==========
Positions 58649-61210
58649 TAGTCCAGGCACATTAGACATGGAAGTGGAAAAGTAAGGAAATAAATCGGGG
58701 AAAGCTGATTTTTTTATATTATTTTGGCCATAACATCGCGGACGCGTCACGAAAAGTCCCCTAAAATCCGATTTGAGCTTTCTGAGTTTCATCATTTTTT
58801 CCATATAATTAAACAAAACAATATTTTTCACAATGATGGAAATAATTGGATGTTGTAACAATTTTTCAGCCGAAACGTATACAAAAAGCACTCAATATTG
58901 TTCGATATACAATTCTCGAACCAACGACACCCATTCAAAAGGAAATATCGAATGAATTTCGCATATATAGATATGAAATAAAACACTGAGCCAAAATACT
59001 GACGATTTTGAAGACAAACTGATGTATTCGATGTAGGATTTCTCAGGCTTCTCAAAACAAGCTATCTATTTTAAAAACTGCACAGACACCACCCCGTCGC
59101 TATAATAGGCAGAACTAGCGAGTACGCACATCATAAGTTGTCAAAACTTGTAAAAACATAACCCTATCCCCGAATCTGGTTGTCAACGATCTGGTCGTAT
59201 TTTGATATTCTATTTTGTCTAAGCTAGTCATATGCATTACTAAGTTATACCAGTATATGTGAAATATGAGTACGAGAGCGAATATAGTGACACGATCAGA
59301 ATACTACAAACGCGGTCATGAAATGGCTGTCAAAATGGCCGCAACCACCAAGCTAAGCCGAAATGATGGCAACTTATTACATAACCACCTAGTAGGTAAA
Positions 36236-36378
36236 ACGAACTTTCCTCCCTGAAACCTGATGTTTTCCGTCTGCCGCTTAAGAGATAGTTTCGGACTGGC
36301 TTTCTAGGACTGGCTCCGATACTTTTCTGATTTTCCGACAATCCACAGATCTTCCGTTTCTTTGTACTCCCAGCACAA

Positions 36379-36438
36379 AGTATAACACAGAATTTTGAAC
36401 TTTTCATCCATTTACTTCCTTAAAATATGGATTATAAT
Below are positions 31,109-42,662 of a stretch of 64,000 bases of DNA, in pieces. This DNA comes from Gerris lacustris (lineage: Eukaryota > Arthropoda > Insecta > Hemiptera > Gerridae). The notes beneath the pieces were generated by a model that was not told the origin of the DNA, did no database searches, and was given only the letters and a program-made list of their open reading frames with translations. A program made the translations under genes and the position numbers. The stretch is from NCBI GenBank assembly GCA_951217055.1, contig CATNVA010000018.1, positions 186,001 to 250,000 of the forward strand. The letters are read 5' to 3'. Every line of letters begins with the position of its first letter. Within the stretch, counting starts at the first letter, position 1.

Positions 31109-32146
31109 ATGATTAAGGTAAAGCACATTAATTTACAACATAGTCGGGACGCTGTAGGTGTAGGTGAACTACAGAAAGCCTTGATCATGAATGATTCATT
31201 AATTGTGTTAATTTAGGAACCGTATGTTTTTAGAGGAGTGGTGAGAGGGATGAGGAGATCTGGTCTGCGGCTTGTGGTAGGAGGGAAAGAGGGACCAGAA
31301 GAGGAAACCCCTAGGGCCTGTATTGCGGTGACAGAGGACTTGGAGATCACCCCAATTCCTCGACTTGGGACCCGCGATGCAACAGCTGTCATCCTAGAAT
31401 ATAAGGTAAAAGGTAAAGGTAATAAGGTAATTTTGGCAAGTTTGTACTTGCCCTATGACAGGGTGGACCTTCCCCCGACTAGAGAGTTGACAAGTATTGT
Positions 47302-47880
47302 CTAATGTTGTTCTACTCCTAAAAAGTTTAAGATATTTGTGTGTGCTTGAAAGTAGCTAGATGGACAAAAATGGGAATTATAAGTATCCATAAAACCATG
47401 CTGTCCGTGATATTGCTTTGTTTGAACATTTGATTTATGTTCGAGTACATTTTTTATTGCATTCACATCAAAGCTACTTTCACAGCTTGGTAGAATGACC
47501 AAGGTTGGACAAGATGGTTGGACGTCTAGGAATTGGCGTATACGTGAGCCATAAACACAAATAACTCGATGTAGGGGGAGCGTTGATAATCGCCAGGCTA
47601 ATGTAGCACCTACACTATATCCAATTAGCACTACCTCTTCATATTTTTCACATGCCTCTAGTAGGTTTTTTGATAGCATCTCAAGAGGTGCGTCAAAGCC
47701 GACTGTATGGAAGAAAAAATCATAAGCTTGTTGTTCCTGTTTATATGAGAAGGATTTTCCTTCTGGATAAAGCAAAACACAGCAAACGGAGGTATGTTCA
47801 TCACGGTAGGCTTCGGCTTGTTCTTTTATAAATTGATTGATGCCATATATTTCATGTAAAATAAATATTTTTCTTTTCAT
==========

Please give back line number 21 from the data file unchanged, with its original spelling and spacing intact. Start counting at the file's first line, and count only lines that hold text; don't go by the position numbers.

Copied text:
31401 ATAAGGTAAAAGGTAAAGGTAATAAGGTAATTTTGGCAAGTTTGTACTTGCCCTATGACAGGGTGGACCTTCCCCCGACTAGAGAGTTGACAAGTATTGT